In 2003, an Ecuadorian oil-pipeline worth 900 million euro in total and predominantly financed by the German WestLB was put into operation. The WestLB was a key figure within a consortium of banks which financed the pipeline-construction reaching from the Ecuadorian Amazonas to the Pacific coast. Due to its devastating ecological impacts, this large-scale project was heavily criticised, in particular by environmental activists. The fact that the pipline runs through areas of rainforest crossing several natural resources such as the „Mindo-Nambillo“-reservation has threatened and continues to threaten the local habitants and animals.
It is assumed that the construction of the pipeline threatens a rainforest area of approximately 2.4 million hectare. Although the participating firms and banks have repeatedly stressed that the project is of crucial importance for the poor country, statistics show that the number of people living below the poverty line has doubled and that foreign debt has massively increased after the country’s entry into the oil business. Since the extracted oil is predominantly exported to the US while expected profits are mainly used to service the country’s debts, it is rather unlikely that profits trickle down to the Ecuadorian population. To the contrary, the local population including many indigenous people living in the rainforest areas, has to stand for the pollution and intoxication of the soil, forests and rivers which are essential for their livelihood.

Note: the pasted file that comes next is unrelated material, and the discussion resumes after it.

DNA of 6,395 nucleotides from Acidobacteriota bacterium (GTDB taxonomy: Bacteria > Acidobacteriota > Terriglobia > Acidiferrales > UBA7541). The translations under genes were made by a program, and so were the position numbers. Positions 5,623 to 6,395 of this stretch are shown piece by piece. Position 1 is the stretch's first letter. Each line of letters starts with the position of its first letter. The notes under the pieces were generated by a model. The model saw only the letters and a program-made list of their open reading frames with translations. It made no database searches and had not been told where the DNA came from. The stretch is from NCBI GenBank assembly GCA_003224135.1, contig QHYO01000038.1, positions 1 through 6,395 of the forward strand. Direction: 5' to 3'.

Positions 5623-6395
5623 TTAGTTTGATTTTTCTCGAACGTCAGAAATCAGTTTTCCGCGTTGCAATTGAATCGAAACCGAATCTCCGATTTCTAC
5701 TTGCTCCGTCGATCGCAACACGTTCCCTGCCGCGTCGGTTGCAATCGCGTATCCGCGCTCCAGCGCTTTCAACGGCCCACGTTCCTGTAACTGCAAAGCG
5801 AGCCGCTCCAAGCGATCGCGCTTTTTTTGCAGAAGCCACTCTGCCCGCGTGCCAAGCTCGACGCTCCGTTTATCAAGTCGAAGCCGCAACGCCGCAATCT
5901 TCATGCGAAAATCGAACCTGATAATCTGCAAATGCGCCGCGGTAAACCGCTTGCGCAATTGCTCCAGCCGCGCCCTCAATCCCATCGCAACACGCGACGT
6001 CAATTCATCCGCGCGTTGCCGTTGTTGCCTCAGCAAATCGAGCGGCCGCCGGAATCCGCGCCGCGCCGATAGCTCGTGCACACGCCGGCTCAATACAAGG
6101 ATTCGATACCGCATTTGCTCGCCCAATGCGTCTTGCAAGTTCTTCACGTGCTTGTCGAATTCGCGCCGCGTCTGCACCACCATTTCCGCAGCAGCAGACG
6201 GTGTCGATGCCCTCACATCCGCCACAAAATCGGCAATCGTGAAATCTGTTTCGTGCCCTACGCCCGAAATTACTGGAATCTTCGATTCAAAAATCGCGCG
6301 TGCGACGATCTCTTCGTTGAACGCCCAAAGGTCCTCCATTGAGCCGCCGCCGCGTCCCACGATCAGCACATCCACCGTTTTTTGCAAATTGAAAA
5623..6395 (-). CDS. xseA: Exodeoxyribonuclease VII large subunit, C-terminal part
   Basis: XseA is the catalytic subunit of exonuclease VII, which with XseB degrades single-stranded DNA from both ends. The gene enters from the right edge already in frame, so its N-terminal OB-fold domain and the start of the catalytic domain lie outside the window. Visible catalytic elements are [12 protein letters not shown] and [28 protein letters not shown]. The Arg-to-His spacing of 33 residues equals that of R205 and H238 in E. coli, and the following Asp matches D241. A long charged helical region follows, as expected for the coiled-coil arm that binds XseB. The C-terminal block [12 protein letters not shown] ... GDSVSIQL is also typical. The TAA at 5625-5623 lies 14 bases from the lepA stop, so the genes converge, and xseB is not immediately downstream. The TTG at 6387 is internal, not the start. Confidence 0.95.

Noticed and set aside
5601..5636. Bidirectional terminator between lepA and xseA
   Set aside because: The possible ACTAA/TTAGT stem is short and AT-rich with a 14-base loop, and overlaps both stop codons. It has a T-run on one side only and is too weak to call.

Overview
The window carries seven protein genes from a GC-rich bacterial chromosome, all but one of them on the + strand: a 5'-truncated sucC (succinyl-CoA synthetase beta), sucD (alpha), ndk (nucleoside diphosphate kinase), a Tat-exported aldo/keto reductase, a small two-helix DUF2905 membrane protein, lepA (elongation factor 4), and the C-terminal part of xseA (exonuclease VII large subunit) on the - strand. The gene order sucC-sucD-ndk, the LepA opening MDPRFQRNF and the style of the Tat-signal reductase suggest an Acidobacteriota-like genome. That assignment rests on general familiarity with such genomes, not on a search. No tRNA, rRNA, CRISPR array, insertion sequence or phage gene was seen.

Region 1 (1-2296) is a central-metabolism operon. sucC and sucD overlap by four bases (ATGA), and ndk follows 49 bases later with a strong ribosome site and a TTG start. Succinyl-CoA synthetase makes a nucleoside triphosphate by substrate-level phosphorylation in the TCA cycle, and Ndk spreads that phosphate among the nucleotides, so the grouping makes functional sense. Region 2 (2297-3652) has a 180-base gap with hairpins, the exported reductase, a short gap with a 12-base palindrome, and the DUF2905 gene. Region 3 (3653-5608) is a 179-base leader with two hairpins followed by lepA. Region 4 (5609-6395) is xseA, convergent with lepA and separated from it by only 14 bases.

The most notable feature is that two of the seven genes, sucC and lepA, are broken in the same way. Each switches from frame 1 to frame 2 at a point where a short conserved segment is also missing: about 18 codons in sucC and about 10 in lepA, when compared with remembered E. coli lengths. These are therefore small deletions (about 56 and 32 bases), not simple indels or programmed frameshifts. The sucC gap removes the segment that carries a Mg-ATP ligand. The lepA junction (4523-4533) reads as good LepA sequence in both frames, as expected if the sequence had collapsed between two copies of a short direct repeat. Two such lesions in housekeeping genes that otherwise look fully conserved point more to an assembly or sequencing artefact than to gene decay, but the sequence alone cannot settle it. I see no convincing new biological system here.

The WestLB has repeatedly stressed that the pipeline-construction adheres to the World Bank standards and declared in 2001: „Indispensable precondition of any financial engagement of the WestLB is the adherence to the environmental standards of the World Bank“. The validity of such a statement has, however, massively been questioned by different stakeholders. Correspondingly, a report initiated by several NGOs and conducted by an internationally reknown expert in the field documented that the WestLB violated various World Bank standards while financing the pipeline-construction. Thus, the report asserts „substantial non-compliance with all four applying social and environmental standards of the World Bank“. Among these violations is also the failure to adequately compile the design of the route causing the least environmental damage. Furthermore, the project neglected the most significant consequences resulting from the construction such as the doubling of Ecuador’s oil production. Moreover, the construction project was characterised by infringements of the World Bank Guidelines on the protection of natural habitats and the Guidelines to forced evictions. After all, the guideline on the protection of indigenous people is also violated.
Now, almost 10 years after the launch of the pipeline-construction co-financed by the WestLB, it can be stated that some apprehensions of environmental activists were far from being unfounded. Caused by several earthquakes in 2009, the pipeline has cracked causing the emission of approximately 11,000 barrel of crude oil into the highly sensitive ecosystem leading to severe environmental damages. In an article published by RP-Online, the environmental speaker of the German Green party commented: „All the hazards we have alluded to together with other environmental organisations have become reality in Ecuador“.